Thursday, 3 December 2020

Daleks!



Ahead of the Doctor Who holiday special, Revolution of the Daleks, Nick Smith, our US-based stellar scribe, has been checking out the latest spin-off series streaming on YouTube.

Daleks! Tell on...

Guest post by Nick Smith

It’s not easy being mean. Just ask the Daleks, who sucker-punched their way into pop culture almost six decades ago, thrilling and chilling readers and audiences ever since.

My first encounter with the Skaro squad came with Genesis of the Daleks back in the mid-seventies. But it was their search for Davros in 1979’s Destiny of the Daleks that really captured my imagination. I didn’t care that they were a bit tatty, or that Tom Baker’s Fourth Doctor made fun of them. I found them fearsome, fascinating and most important of all, easy to imitate in the school playground. The bullies of the small screen took my mind off the real-life bullies I couldn’t exterminate [you had me at exterminate - Ed].

A few years later I got hooked on a periodical called Doctor Who Monthly (DWM). One of the strips I loved to read was a reprint of Dalek adventures first published in TV Century 21 magazine from the sixties. Ron Turner’s art was packed with eye-catching design and colour, the supporting characters were memorable, and the Daleks’ devious plans were a big draw too.

Since then, I have been drawn to any little reference to those comic strips, whether in the Dalekmania documentary or in the hovering Dalek hordes of Bad Wolf. Imagine my delight when BBC’s new five-part animated series Daleks! delivered a golden emperor, hoverbouts, galactic machinations and conniving robots, all Terry Nation and David Whitaker-spawned staples retooled for 2020. Furthermore, this was new Who material, the first official on-screen spin-off since 2016’s Class [I didn't get beyond the pilot with Twelve - Ed].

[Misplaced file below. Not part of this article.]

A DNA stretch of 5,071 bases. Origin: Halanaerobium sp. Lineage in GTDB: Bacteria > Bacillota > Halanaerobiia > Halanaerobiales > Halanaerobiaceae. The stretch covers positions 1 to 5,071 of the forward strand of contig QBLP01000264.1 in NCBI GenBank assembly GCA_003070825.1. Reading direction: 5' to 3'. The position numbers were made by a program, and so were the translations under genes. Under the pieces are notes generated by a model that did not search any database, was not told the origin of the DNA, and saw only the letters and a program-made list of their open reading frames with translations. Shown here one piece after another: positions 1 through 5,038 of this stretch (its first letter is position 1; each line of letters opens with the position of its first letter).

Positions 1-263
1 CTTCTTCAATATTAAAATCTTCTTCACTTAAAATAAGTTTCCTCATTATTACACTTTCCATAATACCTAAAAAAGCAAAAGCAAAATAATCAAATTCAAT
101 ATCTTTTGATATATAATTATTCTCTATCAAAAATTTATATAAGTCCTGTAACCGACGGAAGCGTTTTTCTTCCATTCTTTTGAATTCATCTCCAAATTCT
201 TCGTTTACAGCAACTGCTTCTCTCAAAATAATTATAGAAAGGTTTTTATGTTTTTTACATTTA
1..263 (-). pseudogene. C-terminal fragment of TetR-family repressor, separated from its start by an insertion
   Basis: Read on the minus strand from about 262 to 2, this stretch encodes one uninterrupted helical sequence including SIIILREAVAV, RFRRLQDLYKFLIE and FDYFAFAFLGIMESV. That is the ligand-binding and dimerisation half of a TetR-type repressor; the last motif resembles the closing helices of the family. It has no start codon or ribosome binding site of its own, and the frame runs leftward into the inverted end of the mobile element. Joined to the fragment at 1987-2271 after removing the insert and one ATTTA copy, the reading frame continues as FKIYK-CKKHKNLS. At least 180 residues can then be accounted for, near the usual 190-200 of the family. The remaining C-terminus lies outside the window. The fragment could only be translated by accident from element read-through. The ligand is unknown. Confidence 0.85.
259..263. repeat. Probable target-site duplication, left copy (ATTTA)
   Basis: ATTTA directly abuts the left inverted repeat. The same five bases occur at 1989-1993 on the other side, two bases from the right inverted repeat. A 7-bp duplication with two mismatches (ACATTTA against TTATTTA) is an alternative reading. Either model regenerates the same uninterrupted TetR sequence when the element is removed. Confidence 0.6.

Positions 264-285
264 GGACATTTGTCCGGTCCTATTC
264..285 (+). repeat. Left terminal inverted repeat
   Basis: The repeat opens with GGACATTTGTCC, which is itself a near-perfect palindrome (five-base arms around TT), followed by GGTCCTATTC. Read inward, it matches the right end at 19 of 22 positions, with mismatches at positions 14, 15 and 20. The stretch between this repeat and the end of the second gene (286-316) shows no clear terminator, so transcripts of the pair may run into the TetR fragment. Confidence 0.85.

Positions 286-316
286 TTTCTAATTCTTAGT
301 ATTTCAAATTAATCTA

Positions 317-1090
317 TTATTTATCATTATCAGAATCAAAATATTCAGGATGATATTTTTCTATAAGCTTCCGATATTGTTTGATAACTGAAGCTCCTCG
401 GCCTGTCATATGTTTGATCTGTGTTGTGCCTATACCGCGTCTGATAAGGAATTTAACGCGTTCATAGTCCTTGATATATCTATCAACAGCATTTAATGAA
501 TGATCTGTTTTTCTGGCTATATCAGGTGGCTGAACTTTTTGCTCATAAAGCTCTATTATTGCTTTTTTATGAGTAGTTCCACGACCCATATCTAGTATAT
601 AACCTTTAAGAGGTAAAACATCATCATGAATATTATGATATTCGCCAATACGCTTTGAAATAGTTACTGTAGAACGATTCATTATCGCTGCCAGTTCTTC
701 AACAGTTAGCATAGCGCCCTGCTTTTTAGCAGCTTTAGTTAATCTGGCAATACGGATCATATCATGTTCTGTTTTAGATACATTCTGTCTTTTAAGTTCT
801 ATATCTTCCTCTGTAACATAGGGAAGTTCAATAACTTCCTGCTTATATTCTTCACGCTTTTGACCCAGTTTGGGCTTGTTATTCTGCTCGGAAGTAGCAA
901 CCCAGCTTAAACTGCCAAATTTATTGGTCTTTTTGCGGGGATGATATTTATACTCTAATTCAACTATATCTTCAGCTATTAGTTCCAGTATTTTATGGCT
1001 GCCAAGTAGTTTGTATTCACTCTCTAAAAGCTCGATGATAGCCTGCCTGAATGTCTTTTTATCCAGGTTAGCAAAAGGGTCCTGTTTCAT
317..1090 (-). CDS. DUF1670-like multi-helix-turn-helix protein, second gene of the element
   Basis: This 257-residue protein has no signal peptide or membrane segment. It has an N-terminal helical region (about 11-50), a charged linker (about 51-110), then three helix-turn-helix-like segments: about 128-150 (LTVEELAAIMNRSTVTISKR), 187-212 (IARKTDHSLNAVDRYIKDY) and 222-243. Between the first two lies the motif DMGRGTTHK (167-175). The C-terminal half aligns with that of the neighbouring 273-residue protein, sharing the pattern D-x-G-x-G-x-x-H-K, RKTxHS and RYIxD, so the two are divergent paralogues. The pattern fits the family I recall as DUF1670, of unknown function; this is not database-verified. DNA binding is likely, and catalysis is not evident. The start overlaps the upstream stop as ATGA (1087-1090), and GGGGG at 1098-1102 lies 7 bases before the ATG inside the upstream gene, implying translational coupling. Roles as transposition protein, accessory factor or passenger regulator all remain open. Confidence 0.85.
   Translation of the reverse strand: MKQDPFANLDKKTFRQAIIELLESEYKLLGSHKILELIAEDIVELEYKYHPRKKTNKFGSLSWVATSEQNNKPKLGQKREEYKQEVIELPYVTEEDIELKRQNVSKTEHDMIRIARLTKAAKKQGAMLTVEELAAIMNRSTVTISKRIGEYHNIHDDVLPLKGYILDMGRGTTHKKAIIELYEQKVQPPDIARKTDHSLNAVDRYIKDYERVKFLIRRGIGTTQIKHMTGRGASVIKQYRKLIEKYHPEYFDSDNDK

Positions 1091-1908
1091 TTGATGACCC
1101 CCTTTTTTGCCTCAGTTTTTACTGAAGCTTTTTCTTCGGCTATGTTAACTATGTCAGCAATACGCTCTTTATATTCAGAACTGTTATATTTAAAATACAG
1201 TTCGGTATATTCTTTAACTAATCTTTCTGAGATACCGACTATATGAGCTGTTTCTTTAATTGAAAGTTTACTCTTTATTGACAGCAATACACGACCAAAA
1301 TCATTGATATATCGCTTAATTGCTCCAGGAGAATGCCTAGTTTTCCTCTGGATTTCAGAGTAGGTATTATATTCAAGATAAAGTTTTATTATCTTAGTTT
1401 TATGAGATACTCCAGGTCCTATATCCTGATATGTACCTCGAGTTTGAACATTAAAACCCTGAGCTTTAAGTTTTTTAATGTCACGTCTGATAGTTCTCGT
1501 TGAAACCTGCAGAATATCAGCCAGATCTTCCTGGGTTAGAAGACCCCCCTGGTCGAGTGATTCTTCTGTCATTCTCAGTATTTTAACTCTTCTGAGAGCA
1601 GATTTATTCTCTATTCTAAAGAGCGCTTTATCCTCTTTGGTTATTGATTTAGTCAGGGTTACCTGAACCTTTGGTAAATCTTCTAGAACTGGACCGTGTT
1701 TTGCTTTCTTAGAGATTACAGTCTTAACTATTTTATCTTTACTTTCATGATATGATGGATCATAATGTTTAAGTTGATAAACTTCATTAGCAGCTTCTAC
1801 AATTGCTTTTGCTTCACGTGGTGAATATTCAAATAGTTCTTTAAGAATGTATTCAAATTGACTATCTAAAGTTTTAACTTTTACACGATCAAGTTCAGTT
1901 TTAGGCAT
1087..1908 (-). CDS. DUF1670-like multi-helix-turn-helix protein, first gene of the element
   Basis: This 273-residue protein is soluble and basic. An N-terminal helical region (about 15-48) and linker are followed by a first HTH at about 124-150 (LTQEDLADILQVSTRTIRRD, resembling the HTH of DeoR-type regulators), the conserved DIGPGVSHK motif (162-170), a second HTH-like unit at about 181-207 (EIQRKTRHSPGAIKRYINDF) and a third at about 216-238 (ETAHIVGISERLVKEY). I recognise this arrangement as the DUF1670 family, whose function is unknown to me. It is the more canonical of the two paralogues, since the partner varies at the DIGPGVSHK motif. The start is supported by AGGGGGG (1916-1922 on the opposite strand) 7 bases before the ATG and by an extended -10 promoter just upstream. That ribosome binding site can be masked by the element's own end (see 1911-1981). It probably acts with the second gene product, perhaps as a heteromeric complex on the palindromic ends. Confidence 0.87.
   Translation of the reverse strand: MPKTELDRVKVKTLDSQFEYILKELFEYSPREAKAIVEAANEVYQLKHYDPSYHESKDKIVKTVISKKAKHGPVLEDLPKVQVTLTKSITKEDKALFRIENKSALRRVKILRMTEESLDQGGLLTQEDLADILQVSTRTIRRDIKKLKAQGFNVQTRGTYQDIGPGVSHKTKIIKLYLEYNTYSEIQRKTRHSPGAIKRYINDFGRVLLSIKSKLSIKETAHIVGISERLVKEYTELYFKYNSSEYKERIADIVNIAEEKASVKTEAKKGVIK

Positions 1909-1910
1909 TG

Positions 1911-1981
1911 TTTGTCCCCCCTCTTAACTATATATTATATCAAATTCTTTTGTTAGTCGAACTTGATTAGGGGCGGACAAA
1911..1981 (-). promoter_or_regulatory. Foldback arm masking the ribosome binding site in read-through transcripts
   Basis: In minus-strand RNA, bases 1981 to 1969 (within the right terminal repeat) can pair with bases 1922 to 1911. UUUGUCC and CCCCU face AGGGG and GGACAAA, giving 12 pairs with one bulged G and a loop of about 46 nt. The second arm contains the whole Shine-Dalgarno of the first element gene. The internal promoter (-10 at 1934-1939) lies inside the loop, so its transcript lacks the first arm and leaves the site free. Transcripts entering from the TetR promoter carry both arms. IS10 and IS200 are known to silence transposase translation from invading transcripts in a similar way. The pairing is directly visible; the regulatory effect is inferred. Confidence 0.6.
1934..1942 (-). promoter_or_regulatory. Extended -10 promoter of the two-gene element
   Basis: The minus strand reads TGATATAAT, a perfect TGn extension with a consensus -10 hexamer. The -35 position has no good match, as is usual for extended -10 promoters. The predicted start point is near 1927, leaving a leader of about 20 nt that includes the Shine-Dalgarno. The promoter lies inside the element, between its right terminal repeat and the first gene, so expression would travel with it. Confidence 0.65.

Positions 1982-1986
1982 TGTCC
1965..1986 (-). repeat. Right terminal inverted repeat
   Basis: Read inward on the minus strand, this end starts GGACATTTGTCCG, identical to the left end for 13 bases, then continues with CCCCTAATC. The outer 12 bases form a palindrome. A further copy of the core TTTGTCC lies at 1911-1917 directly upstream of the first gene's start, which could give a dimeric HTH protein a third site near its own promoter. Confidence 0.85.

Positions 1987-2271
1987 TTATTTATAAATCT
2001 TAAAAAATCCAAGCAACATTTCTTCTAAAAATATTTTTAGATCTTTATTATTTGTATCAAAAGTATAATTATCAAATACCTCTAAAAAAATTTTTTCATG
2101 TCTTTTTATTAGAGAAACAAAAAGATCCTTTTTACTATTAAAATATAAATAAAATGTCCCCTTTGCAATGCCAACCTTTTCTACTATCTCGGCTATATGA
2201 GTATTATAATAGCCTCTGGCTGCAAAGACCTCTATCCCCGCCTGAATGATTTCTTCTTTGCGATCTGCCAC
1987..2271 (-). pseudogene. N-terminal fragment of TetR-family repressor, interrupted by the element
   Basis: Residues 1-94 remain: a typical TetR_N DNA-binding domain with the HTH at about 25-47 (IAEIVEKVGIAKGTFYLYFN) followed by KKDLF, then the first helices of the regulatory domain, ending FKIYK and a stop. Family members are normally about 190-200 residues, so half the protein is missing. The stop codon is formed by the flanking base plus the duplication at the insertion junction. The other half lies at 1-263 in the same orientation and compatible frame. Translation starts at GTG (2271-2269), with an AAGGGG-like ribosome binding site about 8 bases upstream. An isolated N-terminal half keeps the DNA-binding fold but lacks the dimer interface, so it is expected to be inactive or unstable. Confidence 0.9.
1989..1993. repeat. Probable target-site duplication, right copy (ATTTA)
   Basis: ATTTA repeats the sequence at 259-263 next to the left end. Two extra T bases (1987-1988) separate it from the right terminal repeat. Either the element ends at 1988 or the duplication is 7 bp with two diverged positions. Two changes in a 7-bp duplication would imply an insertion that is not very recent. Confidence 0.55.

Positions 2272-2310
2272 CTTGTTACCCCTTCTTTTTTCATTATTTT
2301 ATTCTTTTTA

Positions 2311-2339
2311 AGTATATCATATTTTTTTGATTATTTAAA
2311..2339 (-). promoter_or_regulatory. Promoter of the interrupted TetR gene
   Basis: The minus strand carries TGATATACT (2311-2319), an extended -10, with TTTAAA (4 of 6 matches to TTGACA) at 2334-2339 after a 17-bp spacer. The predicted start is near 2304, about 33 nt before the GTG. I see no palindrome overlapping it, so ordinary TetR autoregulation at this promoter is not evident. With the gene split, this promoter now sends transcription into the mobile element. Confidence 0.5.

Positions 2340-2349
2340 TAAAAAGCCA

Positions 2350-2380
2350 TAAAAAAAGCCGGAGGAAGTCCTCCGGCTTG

Storywise, my expectations were low. This was a show for kids, surely; at just over ten minutes, the episodes didn’t have room for deep themes or grand character arcs. I was pleasantly surprised.

The Daleks in this show are fallible, backstabbing, on the run from a powerful space entity but still as devious as ever. The brass-bumped emperor is pompous and the scarred old strategist is loyal. Along with the entity, they face stubborn librarians, reprogramed rivals and (finally, after 55 years) the Mechanoids. I‘ve always had a soft spot for these big bots from the First Doctor story The Chase, with their beautiful architecture and their high-pitched voices, speaking a mix of code and broken English. It’s a delight to see them back in action.

Although the episodes are brief, there’s enough meat in them to tell a solid story, develop the main Dalek characters and squeeze in a twist or two. These Daleks aren’t as menacing as they appear in Doctor Who but their threat is in their numbers – we see their armada in full force – and in their Machiavellian antics.

The animation is uneven; while most of the spacecraft and alien cities are highly detailed, the explosions and robots are highly simplified and unrealistic [should've used the Unreal Engine - Ed]. Nevertheless, the faceless Daleks, obviously easier to animate than humans, are imbued with life and momentum, as are the slick ‘camera’ moves.

Daleks! provides a great opportunity for a new audience to familiarize themselves with Doctor Who’s main menace, and for die-hard fans to get a fix before the New Year’s Revolution. I dearly hope that this show leads to more seasons and more spin-offs. Anyone for Saturday Morning Cybermen? [an excellent suggestion - Ed]

Watch Daleks! for free on YouTube and let us know what you think in the comments below!

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